NEW YORK/LONDON, March 4 (Reuters) - The arrest of former Brazilian president Luiz Inacio Lula da Silva fueled a massive market rally but once the euphoria fades, investors will still face concerns about political chaos and an economy mired in a deep recession.
Lula’s detention for questioning in a bribery and money laundering probe and the move’s dire implications for his protege and successor, President Dilma Rousseff, sent Brazil’s benchmark Bovespa index soaring more than 5 percent, bringing its two-day gain to roughly 10 percent.
Rousseff is widely blamed by investors for spending policies that brought a ballooning budget deficit and surging inflation, problems compounded by a political crisis that has gripped the country in the 16 months since she won a hard-fought re-election as the Workers’ Party candidate.
The market rally also saw a nearly 4 percent gain in the real currency against the dollar to a six-month high of 3.65, although it later roughly halved those early gains.
Lula’s emergence as a target of the probe that began as an examination of kickbacks and inflated contracts at state oil company Petrobras is clearly bad news for Rousseff. Yet it is far from clear it will bring in a more investor friendly government any time soon.
“I don’t think this is positive for the market at all in the sense that Lula will likely take the union and leftist movements to the streets in a defensive move,” said Jorge Piedrahita, CEO of broker Torino Capital. “This means things will get nastier in Brazil before they get better. I would be selling into this rally.”
Brazil suffered a 3.8 percent drop in gross domestic product last year which set the stage for Brazil’s deepest recession on record. Latin America’s largest economy will not return to its pre-crisis size until 2019, a Reuters poll of economists showed this week.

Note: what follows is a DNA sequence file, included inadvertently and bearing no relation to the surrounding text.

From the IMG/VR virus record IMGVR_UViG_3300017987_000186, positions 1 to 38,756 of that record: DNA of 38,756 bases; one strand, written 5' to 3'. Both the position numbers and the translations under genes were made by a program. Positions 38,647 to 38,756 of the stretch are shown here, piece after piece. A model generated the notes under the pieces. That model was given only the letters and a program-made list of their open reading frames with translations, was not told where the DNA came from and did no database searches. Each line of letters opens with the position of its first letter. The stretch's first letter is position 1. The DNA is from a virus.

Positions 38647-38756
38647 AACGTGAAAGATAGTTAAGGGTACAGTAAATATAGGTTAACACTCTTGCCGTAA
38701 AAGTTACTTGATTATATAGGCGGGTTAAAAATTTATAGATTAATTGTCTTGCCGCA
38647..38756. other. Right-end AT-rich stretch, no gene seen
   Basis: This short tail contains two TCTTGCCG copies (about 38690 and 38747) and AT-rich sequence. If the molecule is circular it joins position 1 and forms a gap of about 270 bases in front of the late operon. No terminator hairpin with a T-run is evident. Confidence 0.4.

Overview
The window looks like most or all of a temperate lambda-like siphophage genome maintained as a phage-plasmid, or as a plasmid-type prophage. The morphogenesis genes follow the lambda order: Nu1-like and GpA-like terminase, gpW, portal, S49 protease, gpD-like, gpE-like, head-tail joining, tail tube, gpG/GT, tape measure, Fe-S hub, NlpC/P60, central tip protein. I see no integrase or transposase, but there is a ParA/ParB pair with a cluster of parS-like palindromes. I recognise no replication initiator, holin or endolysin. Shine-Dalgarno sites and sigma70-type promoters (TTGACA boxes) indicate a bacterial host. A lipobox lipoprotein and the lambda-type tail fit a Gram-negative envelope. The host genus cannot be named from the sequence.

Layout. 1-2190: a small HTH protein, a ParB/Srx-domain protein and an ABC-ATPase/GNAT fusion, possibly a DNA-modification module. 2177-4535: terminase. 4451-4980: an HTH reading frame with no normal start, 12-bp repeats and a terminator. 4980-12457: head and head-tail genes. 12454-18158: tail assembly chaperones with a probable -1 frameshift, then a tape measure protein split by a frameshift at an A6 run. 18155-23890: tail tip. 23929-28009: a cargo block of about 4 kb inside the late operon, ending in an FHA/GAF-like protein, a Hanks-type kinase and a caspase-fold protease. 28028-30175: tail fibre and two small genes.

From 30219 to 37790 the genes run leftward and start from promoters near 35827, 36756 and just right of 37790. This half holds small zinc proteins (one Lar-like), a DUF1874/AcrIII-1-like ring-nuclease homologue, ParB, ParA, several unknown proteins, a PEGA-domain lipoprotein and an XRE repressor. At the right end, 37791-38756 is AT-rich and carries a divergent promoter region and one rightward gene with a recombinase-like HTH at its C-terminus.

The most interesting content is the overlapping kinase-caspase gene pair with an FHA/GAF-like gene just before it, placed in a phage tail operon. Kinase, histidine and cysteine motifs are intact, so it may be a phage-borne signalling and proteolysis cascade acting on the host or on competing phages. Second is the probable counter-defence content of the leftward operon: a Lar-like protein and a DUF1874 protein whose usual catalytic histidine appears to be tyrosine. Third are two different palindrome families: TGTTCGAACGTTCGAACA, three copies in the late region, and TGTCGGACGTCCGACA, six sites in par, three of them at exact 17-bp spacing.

Maarten-Jan Bakkum, investment strategist for emerging markets at NN Investment Partners in The Hague, said he expected Rousseff “will eventually be impeached but the problem is that until we get there, they have a major fiscal crisis to resolve” - an onerous deficit and rising debt levels.
“A new government may do it but we could be a year away from that,” Bakkum said. “That’s why I am not buying.”
Brazil’s markets are notoriously volatile. A sign that the current market rejoicing could just as soon turn again to despair. Even after a 24 percent rally over the past month, the Bovespa is still down 3 percent over the past year.
Petrobras’, the state-owned oil company once run by Rousseff, sits at the epicenter of the bribery and money laundering probe which has already implicated some of Brazil’s highest profile politicians and business leaders.
The market rally was kicked off on Thursday by a report that ruling party Senator Delcidio Amaral, a major legislative ally of Rousseff before he was arrested in November, had tied the president and Lula to the scandal.
“A month ago the possibility of an impeachment was very low...and all of sudden the game changes,” said Pablo Cisilino, a portfolio manager at Stone Harbor, a fixed-income investment management firm. “Anything that leads to a political resolution in Brazil is positive.”
Major beneficiaries have included miner Vale, which has also been helped by a bounce back in iron ore prices and the Petrobras scandal, and steelmakers CSN and Usiminas. Vale’s preferred shares are up 48 percent in the past week.
All four companies have big chunks of dollar-denominated debt, a burden eased by a stronger real.
Writing by Christian Plumb; Additional reporting by Saqib Iqbal Ahmed and Tariro Mzezewa in New York, Silvio Cascione in Brasilia and Clare Milhench in London; editing by Grant McCool